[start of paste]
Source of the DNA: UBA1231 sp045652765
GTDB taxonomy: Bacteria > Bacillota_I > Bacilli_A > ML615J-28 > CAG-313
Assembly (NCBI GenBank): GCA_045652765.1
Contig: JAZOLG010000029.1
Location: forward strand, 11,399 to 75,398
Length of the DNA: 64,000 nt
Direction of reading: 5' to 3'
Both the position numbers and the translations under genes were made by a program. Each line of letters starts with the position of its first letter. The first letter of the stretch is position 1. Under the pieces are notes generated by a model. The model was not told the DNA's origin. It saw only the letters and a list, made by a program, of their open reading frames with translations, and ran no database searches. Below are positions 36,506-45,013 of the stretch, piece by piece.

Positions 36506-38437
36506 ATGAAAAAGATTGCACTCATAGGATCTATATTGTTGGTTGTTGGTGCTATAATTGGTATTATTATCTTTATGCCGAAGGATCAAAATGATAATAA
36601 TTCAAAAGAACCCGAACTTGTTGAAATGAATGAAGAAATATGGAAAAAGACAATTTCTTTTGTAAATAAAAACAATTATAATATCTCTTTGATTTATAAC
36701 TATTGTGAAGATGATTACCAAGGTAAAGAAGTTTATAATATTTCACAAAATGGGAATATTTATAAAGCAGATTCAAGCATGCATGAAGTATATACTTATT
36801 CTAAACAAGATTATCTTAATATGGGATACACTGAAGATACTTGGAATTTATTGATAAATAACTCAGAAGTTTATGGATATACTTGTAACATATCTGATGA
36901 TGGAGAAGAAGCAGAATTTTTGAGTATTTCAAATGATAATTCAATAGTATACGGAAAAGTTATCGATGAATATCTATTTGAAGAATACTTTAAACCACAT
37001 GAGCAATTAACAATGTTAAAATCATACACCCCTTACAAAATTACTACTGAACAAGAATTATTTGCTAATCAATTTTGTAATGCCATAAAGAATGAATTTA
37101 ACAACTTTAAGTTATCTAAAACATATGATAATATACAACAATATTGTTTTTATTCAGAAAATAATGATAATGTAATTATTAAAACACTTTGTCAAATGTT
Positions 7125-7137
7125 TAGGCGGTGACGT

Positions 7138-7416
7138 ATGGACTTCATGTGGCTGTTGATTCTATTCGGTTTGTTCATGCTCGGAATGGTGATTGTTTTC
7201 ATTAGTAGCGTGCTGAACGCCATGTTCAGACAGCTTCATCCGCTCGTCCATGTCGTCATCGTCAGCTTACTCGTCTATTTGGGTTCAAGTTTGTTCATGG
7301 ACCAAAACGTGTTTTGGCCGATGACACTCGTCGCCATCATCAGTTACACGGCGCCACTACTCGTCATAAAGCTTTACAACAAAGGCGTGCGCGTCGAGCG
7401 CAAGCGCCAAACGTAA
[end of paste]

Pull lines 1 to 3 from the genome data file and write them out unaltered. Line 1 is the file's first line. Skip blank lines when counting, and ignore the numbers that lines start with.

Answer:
Source of the DNA: UBA1231 sp045652765
GTDB taxonomy: Bacteria > Bacillota_I > Bacilli_A > ML615J-28 > CAG-313
Assembly (NCBI GenBank): GCA_045652765.1